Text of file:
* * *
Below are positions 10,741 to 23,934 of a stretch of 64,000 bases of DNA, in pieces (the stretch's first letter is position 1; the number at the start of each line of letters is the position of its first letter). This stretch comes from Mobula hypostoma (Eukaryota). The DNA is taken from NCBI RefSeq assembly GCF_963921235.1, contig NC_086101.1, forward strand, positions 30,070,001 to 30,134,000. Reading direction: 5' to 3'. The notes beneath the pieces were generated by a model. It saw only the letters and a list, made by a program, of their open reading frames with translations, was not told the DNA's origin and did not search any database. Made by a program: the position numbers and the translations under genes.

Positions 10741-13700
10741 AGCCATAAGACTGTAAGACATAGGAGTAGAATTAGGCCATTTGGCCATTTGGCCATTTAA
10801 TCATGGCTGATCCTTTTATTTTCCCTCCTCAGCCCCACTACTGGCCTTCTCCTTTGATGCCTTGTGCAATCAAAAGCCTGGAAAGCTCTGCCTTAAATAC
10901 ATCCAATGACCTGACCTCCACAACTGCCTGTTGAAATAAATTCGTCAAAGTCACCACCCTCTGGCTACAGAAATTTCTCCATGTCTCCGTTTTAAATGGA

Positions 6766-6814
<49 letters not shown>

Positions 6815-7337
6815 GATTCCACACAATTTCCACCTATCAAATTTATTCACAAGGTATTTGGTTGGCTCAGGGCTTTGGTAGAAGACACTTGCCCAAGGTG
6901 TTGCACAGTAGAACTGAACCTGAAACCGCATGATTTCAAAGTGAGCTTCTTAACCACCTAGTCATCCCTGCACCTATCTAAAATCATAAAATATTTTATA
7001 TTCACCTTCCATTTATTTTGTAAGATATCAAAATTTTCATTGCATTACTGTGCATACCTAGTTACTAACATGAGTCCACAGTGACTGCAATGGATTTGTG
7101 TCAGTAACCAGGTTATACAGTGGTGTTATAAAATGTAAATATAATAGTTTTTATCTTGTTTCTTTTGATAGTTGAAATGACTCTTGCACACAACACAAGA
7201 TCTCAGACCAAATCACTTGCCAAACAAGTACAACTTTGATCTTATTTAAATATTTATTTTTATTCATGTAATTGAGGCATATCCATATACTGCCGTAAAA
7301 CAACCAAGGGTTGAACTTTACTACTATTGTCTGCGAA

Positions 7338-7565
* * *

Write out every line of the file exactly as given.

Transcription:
Below are positions 10,741 to 23,934 of a stretch of 64,000 bases of DNA, in pieces (the stretch's first letter is position 1; the number at the start of each line of letters is the position of its first letter). This stretch comes from Mobula hypostoma (Eukaryota). The DNA is taken from NCBI RefSeq assembly GCF_963921235.1, contig NC_086101.1, forward strand, positions 30,070,001 to 30,134,000. Reading direction: 5' to 3'. The notes beneath the pieces were generated by a model. It saw only the letters and a list, made by a program, of their open reading frames with translations, was not told the DNA's origin and did not search any database. Made by a program: the position numbers and the translations under genes.

Positions 10741-13700
10741 AGCCATAAGACTGTAAGACATAGGAGTAGAATTAGGCCATTTGGCCATTTGGCCATTTAA
10801 TCATGGCTGATCCTTTTATTTTCCCTCCTCAGCCCCACTACTGGCCTTCTCCTTTGATGCCTTGTGCAATCAAAAGCCTGGAAAGCTCTGCCTTAAATAC
10901 ATCCAATGACCTGACCTCCACAACTGCCTGTTGAAATAAATTCGTCAAAGTCACCACCCTCTGGCTACAGAAATTTCTCCATGTCTCCGTTTTAAATGGA

Positions 6766-6814
<49 letters not shown>

Positions 6815-7337
6815 GATTCCACACAATTTCCACCTATCAAATTTATTCACAAGGTATTTGGTTGGCTCAGGGCTTTGGTAGAAGACACTTGCCCAAGGTG
6901 TTGCACAGTAGAACTGAACCTGAAACCGCATGATTTCAAAGTGAGCTTCTTAACCACCTAGTCATCCCTGCACCTATCTAAAATCATAAAATATTTTATA
7001 TTCACCTTCCATTTATTTTGTAAGATATCAAAATTTTCATTGCATTACTGTGCATACCTAGTTACTAACATGAGTCCACAGTGACTGCAATGGATTTGTG
7101 TCAGTAACCAGGTTATACAGTGGTGTTATAAAATGTAAATATAATAGTTTTTATCTTGTTTCTTTTGATAGTTGAAATGACTCTTGCACACAACACAAGA
7201 TCTCAGACCAAATCACTTGCCAAACAAGTACAACTTTGATCTTATTTAAATATTTATTTTTATTCATGTAATTGAGGCATATCCATATACTGCCGTAAAA
7301 CAACCAAGGGTTGAACTTTACTACTATTGTCTGCGAA

Positions 7338-7565